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Wackenhut gets ‘conditional’ prison nod

Plan puts new facility for D.C. inmates 173 miles away in North Carolina

(Published October 18, 1999)


Staff Writer

Under federal law, D.C. prisoners must be housed within a 350-mile radius of the District. About 1,200 current D.C. prisoners are housed at the Corrections Corp. of America’s prison in Youngstown, Ohio -- 305 miles away. But if Wackenhut Corrections Corp. gets its way, future D.C. inmates may soon be located closer to home.

The Federal Bureau of Prisons on Oct. 8 conditionally accepted Wackenhut’s proposal to build a 1,200-bed prison near Winton, N.C., a town 173 miles from the District. Winton, with a population of only 796, is in a rural area of northeastern North Carolina near the Virginia state line.

"The purpose of the condition is to allow for meaningful public review and comment about the potential environmental impact prior to the Bureau of Prisons making a decision about the awarding of the contract," said bureau spokesman Scott Wolfson.

"We deemed Wackenhut to be the best proposal in terms of its value to the federal government," he said. He declined to discuss further the basis of the government’s decision.

In order for Wackenhut to begin building the prison, the bureau must find that the prison will not significantly affect the environment. The Bureau of Prisons has prepared a draft environmental assessment of the proposal, as required by federal law, which it published Oct. 8. Public comment on the draft will be accepted through Nov. 14.

The government hopes to make a final decision on awarding Wackenhut the contract by the end of December, Wolfson said.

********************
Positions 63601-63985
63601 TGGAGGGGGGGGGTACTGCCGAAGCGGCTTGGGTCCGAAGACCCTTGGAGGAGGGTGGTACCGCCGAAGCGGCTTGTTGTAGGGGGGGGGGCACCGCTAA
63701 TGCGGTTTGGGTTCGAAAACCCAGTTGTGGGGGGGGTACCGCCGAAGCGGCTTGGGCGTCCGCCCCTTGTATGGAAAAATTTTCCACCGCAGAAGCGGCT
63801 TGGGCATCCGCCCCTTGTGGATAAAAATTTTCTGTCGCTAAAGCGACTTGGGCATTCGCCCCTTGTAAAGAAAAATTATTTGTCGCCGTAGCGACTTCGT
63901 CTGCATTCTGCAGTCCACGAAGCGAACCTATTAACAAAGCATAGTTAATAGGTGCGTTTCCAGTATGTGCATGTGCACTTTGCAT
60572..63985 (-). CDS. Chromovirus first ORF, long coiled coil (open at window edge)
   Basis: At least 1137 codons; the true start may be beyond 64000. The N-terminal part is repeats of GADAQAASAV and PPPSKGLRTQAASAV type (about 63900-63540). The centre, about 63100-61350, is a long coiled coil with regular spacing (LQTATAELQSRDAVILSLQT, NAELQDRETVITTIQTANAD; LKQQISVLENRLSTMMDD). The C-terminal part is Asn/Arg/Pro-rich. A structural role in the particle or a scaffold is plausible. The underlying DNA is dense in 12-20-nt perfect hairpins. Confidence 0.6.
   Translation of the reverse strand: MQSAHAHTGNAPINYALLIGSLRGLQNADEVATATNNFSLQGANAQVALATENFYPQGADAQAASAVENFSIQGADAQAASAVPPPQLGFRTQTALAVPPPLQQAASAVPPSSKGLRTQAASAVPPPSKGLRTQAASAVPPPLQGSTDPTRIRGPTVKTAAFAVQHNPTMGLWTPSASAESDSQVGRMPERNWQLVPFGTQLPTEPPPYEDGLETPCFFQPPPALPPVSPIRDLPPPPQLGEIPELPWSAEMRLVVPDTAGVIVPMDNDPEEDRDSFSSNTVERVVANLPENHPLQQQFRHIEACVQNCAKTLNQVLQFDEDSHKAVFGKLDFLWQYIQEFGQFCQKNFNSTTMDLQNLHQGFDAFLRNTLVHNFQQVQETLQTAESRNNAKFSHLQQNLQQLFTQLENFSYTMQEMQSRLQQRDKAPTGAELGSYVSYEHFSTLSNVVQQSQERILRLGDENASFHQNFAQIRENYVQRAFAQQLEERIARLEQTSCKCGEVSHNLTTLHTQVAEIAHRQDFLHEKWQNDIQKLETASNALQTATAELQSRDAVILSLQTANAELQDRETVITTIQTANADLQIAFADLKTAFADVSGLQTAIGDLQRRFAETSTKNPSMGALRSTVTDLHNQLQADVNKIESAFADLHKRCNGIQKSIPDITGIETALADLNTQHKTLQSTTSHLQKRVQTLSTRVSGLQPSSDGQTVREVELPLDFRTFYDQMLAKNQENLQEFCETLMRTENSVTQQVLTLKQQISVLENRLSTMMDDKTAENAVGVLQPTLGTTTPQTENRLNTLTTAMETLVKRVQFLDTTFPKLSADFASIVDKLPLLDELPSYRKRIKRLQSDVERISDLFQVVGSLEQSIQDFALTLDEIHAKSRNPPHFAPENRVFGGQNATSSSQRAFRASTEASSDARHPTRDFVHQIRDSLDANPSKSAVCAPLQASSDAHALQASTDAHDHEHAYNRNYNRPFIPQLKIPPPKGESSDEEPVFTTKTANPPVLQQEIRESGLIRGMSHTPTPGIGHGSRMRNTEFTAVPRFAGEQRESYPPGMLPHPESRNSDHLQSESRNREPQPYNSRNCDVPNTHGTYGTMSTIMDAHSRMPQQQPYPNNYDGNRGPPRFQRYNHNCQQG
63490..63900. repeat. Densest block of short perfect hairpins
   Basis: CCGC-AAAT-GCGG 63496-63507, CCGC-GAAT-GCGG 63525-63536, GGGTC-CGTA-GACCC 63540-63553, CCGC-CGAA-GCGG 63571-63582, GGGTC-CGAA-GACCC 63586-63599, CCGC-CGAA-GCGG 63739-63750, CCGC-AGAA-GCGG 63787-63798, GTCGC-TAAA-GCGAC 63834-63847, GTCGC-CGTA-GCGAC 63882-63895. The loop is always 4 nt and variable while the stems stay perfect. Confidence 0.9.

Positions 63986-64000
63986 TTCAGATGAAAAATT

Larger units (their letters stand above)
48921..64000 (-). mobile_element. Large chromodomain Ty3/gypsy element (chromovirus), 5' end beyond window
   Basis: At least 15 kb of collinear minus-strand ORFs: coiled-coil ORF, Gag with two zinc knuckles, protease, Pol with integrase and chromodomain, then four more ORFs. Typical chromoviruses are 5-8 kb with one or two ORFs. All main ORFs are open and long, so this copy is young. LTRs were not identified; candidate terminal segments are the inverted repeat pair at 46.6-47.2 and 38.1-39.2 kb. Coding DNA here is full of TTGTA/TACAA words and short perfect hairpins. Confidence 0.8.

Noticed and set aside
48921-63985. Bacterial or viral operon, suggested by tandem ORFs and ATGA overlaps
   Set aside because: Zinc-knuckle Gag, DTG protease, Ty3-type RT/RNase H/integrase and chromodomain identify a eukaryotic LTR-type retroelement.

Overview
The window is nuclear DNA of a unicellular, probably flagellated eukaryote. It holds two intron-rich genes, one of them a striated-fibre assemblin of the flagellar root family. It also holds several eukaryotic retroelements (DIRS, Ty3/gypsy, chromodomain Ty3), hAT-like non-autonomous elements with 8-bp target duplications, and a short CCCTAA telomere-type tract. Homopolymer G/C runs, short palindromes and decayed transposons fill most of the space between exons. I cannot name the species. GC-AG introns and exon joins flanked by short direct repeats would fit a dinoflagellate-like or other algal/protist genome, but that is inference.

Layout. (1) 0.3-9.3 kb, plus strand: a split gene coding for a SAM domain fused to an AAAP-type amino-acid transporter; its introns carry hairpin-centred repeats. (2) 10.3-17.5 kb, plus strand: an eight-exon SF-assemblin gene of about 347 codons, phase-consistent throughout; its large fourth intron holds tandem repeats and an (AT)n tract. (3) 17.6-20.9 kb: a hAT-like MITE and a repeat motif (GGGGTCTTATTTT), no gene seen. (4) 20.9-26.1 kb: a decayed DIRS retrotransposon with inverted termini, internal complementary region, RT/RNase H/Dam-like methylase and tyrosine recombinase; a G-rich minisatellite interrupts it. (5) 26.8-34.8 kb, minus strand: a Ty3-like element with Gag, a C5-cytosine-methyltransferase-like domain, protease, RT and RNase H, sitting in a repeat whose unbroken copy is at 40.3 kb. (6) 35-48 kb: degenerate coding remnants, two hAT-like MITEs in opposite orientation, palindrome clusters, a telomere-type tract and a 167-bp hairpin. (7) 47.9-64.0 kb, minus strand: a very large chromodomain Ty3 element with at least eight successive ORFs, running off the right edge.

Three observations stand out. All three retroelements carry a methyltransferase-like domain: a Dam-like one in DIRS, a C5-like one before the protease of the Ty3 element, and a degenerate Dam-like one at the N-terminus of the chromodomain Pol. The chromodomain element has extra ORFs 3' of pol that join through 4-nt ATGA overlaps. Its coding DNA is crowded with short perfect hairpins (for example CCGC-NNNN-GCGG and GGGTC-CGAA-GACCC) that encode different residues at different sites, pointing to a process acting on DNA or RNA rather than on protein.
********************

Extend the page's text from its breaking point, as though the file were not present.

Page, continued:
Wackenhut spokesman Pat Cannan said the bureau considered proposals from three or four companies, including Wackenhut. Corrections Corp. of America, which recently lost its bid to zone Ward 8 land to allow prison construction, and Cornell Corrections were known to be among companies competing for the federal contract.

"I think we had the best proposal because of the location," Cannan said.

If Wackenhut eventually gets the formal contract, its North Carolina facility would initially receive 40 to 80 inmates per week after it is built. Under federal law, the Lorton Correctional Facility that currently houses D.C. prisoners in Fairfax County, Va., will shut down by the end of 2001. Wackenhut would receive the remaining prisoners from Lorton.

Wackenhut would provide rehabilitation programs for the inmates along with food service, health care, facility management and security. The Bureau of Prisons would monitor the contract performance.

Wackenhut Corrections, based in Florida, now has contracts to manage 55 prisons in North America, Europe, Australia and Asia with a total of 38,669 beds. The corporation is one of the largest providers of prison services for the federal government and detains inmates for the U.S. Marshal Service at four locations as well as for the Immigration and Naturalization Service and the Bureau of Prisons.

The Federal Bureau of Prisons administers 94 prisons and 117,000 inmates, Wolfson said.

Copyright 1999, The Common Denominator